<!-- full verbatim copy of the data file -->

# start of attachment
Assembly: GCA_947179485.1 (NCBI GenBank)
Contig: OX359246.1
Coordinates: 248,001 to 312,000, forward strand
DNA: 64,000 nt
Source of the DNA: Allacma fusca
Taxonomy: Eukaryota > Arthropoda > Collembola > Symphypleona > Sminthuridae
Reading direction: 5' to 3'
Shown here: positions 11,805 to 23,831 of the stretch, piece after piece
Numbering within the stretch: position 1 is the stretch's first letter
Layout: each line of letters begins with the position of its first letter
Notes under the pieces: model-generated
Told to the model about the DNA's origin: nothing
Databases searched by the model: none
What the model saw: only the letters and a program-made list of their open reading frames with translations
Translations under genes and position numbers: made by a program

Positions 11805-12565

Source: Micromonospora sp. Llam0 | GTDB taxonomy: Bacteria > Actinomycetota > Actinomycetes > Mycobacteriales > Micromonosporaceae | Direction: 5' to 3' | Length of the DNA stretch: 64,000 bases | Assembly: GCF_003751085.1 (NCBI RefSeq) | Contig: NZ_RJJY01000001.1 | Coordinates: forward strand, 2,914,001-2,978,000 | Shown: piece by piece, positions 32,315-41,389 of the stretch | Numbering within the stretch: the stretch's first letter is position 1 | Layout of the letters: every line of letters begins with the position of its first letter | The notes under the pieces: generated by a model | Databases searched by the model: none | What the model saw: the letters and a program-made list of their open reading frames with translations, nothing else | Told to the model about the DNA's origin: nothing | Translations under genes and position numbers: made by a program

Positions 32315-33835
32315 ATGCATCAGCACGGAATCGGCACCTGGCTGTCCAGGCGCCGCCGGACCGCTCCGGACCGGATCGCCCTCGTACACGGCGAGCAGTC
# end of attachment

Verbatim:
Assembly: GCA_947179485.1 (NCBI GenBank)
Contig: OX359246.1
Coordinates: 248,001 to 312,000, forward strand
DNA: 64,000 nt
Source of the DNA: Allacma fusca
Taxonomy: Eukaryota > Arthropoda > Collembola > Symphypleona > Sminthuridae
Reading direction: 5' to 3'
Shown here: positions 11,805 to 23,831 of the stretch, piece after piece
Numbering within the stretch: position 1 is the stretch's first letter
Layout: each line of letters begins with the position of its first letter
Notes under the pieces: model-generated
Told to the model about the DNA's origin: nothing
Databases searched by the model: none
What the model saw: only the letters and a program-made list of their open reading frames with translations
Translations under genes and position numbers: made by a program

Positions 11805-12565

Source: Micromonospora sp. Llam0 | GTDB taxonomy: Bacteria > Actinomycetota > Actinomycetes > Mycobacteriales > Micromonosporaceae | Direction: 5' to 3' | Length of the DNA stretch: 64,000 bases | Assembly: GCF_003751085.1 (NCBI RefSeq) | Contig: NZ_RJJY01000001.1 | Coordinates: forward strand, 2,914,001-2,978,000 | Shown: piece by piece, positions 32,315-41,389 of the stretch | Numbering within the stretch: the stretch's first letter is position 1 | Layout of the letters: every line of letters begins with the position of its first letter | The notes under the pieces: generated by a model | Databases searched by the model: none | What the model saw: the letters and a program-made list of their open reading frames with translations, nothing else | Told to the model about the DNA's origin: nothing | Translations under genes and position numbers: made by a program

Positions 32315-33835
32315 ATGCATCAGCACGGAATCGGCACCTGGCTGTCCAGGCGCCGCCGGACCGCTCCGGACCGGATCGCCCTCGTACACGGCGAGCAGTC